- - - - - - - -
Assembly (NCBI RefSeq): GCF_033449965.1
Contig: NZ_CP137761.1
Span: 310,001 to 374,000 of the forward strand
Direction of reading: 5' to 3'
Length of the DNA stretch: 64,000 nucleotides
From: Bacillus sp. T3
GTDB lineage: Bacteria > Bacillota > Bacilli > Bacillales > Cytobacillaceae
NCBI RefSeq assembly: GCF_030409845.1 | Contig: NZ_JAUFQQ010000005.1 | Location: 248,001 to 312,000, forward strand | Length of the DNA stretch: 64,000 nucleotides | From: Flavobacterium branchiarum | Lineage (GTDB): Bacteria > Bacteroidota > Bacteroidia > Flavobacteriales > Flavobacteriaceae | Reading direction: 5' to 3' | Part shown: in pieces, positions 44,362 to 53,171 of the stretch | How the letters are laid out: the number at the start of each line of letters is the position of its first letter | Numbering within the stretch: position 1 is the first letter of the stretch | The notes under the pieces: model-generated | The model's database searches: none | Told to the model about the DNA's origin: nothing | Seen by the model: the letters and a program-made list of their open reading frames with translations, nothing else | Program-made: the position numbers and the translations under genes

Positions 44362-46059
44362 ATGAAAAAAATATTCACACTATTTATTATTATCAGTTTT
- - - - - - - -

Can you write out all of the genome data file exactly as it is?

Assembly (NCBI RefSeq): GCF_033449965.1
Contig: NZ_CP137761.1
Span: 310,001 to 374,000 of the forward strand
Direction of reading: 5' to 3'
Length of the DNA stretch: 64,000 nucleotides
From: Bacillus sp. T3
GTDB lineage: Bacteria > Bacillota > Bacilli > Bacillales > Cytobacillaceae
NCBI RefSeq assembly: GCF_030409845.1 | Contig: NZ_JAUFQQ010000005.1 | Location: 248,001 to 312,000, forward strand | Length of the DNA stretch: 64,000 nucleotides | From: Flavobacterium branchiarum | Lineage (GTDB): Bacteria > Bacteroidota > Bacteroidia > Flavobacteriales > Flavobacteriaceae | Reading direction: 5' to 3' | Part shown: in pieces, positions 44,362 to 53,171 of the stretch | How the letters are laid out: the number at the start of each line of letters is the position of its first letter | Numbering within the stretch: position 1 is the first letter of the stretch | The notes under the pieces: model-generated | The model's database searches: none | Told to the model about the DNA's origin: nothing | Seen by the model: the letters and a program-made list of their open reading frames with translations, nothing else | Program-made: the position numbers and the translations under genes

Positions 44362-46059
44362 ATGAAAAAAATATTCACACTATTTATTATTATCAGTTTT